Kids love building things, and when you add in the chance to fling a bit of candy? We are talking an instant hit!
Make your own craft stick catapults and let your child’s imagination soar.
Affiliate links have been used below.
This is one kids STEM activity you will want to try!
Craft Stick Catapult
- Craft Sticks (7 for each catapult)
- Plastic Spoons (stronger spoons, like these, work best)
- Small Rubber Bands
How to build a craft stick catapult:
- Stack 5 craft sticks on top of each other and secure both ends with a rubber band. (We used some of the colorful loom bands that seem to be everywhere in our kitchen.) This will be your crossbar.
- Next, stack 2 craft sticks on top of each other and secure one end with a rubber band.
- Carefully open up the 2 craft sticks and slide your stack of 5 in between them.
- Then lay a plastic spoon on top of the top craft stick and secure both ends of the spoon to the craft stick. (As shown in the picture above.)
- Finally, criss-cross one more rubber band around the area where the craft sticks intersect, holding it all in place.
Launching your craft stick catapult:
To launch your homemade catapult, simply hold one side of the crossbar while using one finger to push the spoon down and then — let go!
Try experimenting with how many craft sticks you use for your catapult. We tried using just 3 craft sticks for the crossbar (which caused the candy to not go as far). We also found 7 craft sticks also didn’t work very well.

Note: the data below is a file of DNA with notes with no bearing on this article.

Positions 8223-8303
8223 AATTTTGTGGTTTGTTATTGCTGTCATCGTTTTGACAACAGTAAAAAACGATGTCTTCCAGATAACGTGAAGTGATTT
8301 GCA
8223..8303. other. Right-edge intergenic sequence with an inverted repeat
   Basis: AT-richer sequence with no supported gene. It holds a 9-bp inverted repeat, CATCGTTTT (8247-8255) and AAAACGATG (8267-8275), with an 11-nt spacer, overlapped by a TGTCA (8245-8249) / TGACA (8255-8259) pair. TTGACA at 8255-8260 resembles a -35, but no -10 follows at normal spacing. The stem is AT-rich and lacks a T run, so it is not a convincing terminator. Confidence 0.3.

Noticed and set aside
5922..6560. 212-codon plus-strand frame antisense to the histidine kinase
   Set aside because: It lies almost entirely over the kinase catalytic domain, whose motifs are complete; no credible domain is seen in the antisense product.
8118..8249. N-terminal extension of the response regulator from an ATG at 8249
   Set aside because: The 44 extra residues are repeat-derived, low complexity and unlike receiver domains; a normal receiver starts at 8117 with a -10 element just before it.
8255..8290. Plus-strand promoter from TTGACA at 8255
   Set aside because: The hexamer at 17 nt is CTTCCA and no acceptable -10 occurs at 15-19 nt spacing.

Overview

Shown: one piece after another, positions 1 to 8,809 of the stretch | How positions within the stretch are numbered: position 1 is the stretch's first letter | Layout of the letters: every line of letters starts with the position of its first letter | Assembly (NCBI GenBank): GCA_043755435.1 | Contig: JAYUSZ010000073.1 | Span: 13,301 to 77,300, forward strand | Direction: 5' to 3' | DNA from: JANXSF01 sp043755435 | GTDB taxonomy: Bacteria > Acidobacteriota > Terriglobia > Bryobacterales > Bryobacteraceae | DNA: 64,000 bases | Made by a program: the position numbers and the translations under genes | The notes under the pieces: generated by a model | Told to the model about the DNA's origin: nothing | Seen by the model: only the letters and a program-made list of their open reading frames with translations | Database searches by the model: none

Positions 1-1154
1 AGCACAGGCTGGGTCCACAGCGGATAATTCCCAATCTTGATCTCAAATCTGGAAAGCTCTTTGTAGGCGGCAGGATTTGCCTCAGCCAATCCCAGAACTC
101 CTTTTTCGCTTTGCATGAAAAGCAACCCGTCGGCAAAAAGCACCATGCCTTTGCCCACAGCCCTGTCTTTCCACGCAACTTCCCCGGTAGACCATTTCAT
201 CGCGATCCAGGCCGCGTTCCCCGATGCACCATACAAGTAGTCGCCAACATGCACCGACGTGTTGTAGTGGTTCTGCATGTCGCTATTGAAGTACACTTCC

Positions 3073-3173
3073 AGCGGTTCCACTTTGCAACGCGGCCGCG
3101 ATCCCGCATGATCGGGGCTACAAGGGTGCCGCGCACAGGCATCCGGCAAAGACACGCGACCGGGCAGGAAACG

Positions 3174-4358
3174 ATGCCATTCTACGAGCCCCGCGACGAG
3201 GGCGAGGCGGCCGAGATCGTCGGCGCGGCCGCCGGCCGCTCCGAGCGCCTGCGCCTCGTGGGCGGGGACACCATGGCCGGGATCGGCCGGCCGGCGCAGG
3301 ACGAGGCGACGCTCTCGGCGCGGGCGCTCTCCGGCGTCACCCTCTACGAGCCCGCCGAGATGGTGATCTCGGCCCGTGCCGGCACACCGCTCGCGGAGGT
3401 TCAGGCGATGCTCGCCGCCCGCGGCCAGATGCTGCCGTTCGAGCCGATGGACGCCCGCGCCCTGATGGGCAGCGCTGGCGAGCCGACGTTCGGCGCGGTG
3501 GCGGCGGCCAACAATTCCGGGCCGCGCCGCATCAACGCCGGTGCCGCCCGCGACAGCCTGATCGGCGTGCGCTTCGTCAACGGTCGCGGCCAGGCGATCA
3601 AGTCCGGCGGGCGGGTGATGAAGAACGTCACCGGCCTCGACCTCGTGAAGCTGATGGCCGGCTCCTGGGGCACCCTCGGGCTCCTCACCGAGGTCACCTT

Try taking the criss-crossing rubber band off one catapult and moving the crossbar up on the catapult to see how it effects the distance.
You might also want to try using different candy pieces. We found heavier ones didn’t fly as far, and smaller candy pieces flew further.
You could also use marshmallows, cotton balls, paper wads… Let the kids have fun seeing what will fly the farthest! We had a blast using marshmallow peeps in this catapult game.
You might find after a while that your child’s favorite toys get in on the action.
At our house the Imaginext knights had to join the fun, and soon it was a full-on attack on the castle!
We had fun learning about catapults, seeing what effect minor changes would have on our design.
You could easily use these fun craft stick catapults to talk about potential energy (when the spoon is held back) and kinetic energy.
For older kids you could challenge them to design a different version of a catapult.
No matter what age, these craft stick catapults are definitely fun!
You may also like:
- STEM Activity: Make a Paper Cup Phone
- STEM Activity: Design a Boat that Floats
- How to Make a Pumpkin Pulley System
- Make a Colorful Bracelet with Soda Straw Weaving
Originally posted November 11, 2014.